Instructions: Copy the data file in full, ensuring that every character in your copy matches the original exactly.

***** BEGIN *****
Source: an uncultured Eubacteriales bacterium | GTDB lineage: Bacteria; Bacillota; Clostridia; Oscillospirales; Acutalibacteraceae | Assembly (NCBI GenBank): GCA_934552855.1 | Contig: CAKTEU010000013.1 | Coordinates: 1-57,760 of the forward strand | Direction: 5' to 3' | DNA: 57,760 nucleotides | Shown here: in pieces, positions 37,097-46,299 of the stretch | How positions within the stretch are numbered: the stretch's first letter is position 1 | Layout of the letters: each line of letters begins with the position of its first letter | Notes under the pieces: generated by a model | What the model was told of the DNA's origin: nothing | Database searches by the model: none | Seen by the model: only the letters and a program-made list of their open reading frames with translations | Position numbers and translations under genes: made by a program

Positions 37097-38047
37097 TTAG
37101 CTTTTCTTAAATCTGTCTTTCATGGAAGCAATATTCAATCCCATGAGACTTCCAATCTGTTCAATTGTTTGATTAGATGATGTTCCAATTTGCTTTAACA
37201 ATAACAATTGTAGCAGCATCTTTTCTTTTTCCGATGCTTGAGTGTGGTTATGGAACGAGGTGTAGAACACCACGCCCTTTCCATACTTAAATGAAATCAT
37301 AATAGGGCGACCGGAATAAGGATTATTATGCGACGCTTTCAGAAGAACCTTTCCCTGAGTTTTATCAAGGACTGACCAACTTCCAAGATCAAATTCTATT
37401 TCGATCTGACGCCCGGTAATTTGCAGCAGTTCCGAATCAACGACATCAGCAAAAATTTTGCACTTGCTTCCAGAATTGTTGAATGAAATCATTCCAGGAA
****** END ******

Source: an uncultured Eubacteriales bacterium | GTDB lineage: Bacteria; Bacillota; Clostridia; Oscillospirales; Acutalibacteraceae | Assembly (NCBI GenBank): GCA_934552855.1 | Contig: CAKTEU010000013.1 | Coordinates: 1-57,760 of the forward strand | Direction: 5' to 3' | DNA: 57,760 nucleotides | Shown here: in pieces, positions 37,097-46,299 of the stretch | How positions within the stretch are numbered: the stretch's first letter is position 1 | Layout of the letters: each line of letters begins with the position of its first letter | Notes under the pieces: generated by a model | What the model was told of the DNA's origin: nothing | Database searches by the model: none | Seen by the model: only the letters and a program-made list of their open reading frames with translations | Position numbers and translations under genes: made by a program

Positions 37097-38047
37097 TTAG
37101 CTTTTCTTAAATCTGTCTTTCATGGAAGCAATATTCAATCCCATGAGACTTCCAATCTGTTCAATTGTTTGATTAGATGATGTTCCAATTTGCTTTAACA
37201 ATAACAATTGTAGCAGCATCTTTTCTTTTTCCGATGCTTGAGTGTGGTTATGGAACGAGGTGTAGAACACCACGCCCTTTCCATACTTAAATGAAATCAT
37301 AATAGGGCGACCGGAATAAGGATTATTATGCGACGCTTTCAGAAGAACCTTTCCCTGAGTTTTATCAAGGACTGACCAACTTCCAAGATCAAATTCTATT
37401 TCGATCTGACGCCCGGTAATTTGCAGCAGTTCCGAATCAACGACATCAGCAAAAATTTTGCACTTGCTTCCAGAATTGTTGAATGAAATCATTCCAGGAA